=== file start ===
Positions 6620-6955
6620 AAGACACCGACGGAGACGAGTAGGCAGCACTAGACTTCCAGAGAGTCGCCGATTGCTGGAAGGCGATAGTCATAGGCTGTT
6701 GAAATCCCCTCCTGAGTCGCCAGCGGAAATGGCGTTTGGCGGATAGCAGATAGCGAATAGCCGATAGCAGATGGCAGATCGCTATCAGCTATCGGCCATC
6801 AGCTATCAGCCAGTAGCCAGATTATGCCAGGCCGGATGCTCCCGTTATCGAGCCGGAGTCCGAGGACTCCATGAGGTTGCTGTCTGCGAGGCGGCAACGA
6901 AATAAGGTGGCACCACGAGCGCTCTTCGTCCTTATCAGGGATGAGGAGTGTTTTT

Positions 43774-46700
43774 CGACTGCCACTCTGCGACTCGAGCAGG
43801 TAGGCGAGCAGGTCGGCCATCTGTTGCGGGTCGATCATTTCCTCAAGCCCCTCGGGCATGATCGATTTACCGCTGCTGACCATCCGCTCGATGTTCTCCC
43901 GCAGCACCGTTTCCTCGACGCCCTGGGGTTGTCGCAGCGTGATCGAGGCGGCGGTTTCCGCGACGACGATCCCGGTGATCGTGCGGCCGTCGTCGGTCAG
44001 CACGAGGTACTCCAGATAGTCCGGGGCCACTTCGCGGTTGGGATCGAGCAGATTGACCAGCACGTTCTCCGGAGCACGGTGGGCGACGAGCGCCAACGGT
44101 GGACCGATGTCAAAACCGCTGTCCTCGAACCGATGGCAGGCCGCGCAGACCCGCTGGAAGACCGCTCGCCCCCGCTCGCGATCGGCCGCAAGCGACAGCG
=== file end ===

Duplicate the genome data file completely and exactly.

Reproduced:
Positions 6620-6955
6620 AAGACACCGACGGAGACGAGTAGGCAGCACTAGACTTCCAGAGAGTCGCCGATTGCTGGAAGGCGATAGTCATAGGCTGTT
6701 GAAATCCCCTCCTGAGTCGCCAGCGGAAATGGCGTTTGGCGGATAGCAGATAGCGAATAGCCGATAGCAGATGGCAGATCGCTATCAGCTATCGGCCATC
6801 AGCTATCAGCCAGTAGCCAGATTATGCCAGGCCGGATGCTCCCGTTATCGAGCCGGAGTCCGAGGACTCCATGAGGTTGCTGTCTGCGAGGCGGCAACGA
6901 AATAAGGTGGCACCACGAGCGCTCTTCGTCCTTATCAGGGATGAGGAGTGTTTTT

Positions 43774-46700
43774 CGACTGCCACTCTGCGACTCGAGCAGG
43801 TAGGCGAGCAGGTCGGCCATCTGTTGCGGGTCGATCATTTCCTCAAGCCCCTCGGGCATGATCGATTTACCGCTGCTGACCATCCGCTCGATGTTCTCCC
43901 GCAGCACCGTTTCCTCGACGCCCTGGGGTTGTCGCAGCGTGATCGAGGCGGCGGTTTCCGCGACGACGATCCCGGTGATCGTGCGGCCGTCGTCGGTCAG
44001 CACGAGGTACTCCAGATAGTCCGGGGCCACTTCGCGGTTGGGATCGAGCAGATTGACCAGCACGTTCTCCGGAGCACGGTGGGCGACGAGCGCCAACGGT
44101 GGACCGATGTCAAAACCGCTGTCCTCGAACCGATGGCAGGCCGCGCAGACCCGCTGGAAGACCGCTCGCCCCCGCTCGCGATCGGCCGCAAGCGACAGCG